I think we all heard at a certain point in life that "It is not important how you are outside; it is important how you are inside." It's false. It has been investigated extensively; if you look nice, if you look good, your life is going to be much easier.
- Then your face and head behaviour:
- Facial expressions. No need to explain this - you are happy, you smile.
- Use of gaze; when you want to establish social contact with someone, the first thing you do is to establish eye contact, gaze contact.
- Then all the little movements we can do it our head - shaking, nodding etc - that conveys social meaning.
- Voice behaviour. This may look contradictory; what has speech to do withnonverbal? Well in speech, there are not only words. So when we talk about nonverbal vocal behaviour we talk about everything in speech except words:
- The very sound of your voice
- The intonation
- The use of vocalisation like crying, sobbing, laughter and so on.
- Even the use of silence is a non verbal of behavioural cues in speech.
- Gestures and postures. when I talk about gestures here I'm not talking about things like this or this, that have a very precise meaning. What I'm talking about is more this type of spontaneous gesture; that I use, for example, to accompany my speech. This type of reaction like touching your head when you are discomfortable and so on.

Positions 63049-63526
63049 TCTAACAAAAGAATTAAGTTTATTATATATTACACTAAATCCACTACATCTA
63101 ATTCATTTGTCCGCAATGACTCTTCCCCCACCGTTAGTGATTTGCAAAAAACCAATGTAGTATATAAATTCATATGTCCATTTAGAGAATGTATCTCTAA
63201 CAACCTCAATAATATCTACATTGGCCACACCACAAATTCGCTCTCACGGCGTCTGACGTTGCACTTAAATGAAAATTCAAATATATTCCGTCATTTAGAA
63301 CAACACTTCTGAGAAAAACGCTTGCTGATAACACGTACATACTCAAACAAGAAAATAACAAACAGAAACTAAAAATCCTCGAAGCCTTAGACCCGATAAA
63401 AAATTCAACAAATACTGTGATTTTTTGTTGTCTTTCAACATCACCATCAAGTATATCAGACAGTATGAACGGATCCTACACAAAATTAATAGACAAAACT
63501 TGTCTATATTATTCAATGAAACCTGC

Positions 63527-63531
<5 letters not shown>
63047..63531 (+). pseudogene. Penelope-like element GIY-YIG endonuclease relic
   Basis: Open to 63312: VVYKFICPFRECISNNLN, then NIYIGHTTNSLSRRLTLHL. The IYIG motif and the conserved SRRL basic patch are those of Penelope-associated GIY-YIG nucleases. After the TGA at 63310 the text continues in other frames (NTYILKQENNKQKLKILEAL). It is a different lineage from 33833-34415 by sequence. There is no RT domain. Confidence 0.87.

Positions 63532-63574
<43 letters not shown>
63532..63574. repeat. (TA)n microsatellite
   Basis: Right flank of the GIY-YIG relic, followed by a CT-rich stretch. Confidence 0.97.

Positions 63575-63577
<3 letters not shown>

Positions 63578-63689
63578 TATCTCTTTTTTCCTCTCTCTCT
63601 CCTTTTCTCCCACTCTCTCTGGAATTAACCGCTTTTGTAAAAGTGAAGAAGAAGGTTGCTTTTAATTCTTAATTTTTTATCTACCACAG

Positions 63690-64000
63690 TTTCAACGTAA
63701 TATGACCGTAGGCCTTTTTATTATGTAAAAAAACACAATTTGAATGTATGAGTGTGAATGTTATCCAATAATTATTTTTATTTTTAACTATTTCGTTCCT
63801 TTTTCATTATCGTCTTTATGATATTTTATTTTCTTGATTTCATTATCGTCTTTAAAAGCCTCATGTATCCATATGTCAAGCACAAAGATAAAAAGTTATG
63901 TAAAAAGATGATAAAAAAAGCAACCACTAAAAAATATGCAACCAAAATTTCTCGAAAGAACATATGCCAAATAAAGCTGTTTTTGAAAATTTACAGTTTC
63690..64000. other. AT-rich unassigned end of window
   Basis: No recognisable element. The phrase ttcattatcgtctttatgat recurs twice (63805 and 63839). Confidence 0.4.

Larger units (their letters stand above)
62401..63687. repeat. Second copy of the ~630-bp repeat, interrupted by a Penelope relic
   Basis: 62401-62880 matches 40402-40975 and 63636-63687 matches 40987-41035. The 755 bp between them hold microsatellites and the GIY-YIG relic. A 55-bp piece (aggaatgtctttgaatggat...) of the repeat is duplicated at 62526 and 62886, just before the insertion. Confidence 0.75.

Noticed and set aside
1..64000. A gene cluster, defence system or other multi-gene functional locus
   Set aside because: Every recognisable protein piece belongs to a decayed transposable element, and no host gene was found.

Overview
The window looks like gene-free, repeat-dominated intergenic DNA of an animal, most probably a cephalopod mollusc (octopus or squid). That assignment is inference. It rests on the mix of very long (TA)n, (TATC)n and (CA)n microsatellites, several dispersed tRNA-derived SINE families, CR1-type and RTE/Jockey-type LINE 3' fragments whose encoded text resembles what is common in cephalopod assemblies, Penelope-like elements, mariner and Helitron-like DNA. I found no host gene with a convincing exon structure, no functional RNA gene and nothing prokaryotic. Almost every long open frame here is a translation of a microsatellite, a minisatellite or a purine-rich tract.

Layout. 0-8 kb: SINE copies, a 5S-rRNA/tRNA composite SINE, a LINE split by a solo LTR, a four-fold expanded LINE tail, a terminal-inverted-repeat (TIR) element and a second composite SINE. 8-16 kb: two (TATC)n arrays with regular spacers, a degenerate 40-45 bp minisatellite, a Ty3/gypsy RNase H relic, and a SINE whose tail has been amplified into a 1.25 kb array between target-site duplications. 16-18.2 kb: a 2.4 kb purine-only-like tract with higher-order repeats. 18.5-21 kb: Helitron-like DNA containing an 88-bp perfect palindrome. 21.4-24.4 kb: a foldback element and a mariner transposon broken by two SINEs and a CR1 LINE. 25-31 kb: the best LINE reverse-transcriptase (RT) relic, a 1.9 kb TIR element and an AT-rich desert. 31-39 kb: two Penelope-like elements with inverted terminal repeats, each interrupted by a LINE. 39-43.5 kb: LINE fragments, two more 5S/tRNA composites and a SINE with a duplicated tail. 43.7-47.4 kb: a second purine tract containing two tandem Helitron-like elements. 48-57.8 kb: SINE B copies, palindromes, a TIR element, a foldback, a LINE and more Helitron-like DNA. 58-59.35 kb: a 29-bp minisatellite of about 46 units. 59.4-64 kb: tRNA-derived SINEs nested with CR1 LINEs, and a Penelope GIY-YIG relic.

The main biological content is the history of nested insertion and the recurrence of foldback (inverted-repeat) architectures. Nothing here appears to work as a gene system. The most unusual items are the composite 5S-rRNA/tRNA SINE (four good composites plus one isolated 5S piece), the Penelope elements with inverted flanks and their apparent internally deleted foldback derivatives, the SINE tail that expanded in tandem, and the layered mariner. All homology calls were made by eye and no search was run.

- About posture; well I'm talking to you, I'm oriented towards you. I can give this talk in this way; you can perfectly hear me because there is a microphone; the content will be the same, the slides would be the same; but the impression you will develop will be totally different.
- Finally, space and environment. Think of this room; depending on the role you play this evening, you stay here or you stay there. Think of the place where you work; in general, the more you are important the bigger is your office. So space §has a social function.
Here we come to the third important element of nonverbal communication. Nonverbal communication is a natural phenomenon; and like everything in nature, it has a function. Here we have a list of the functions that the psychologists have identified; some of the most important. Let's go by them one by one: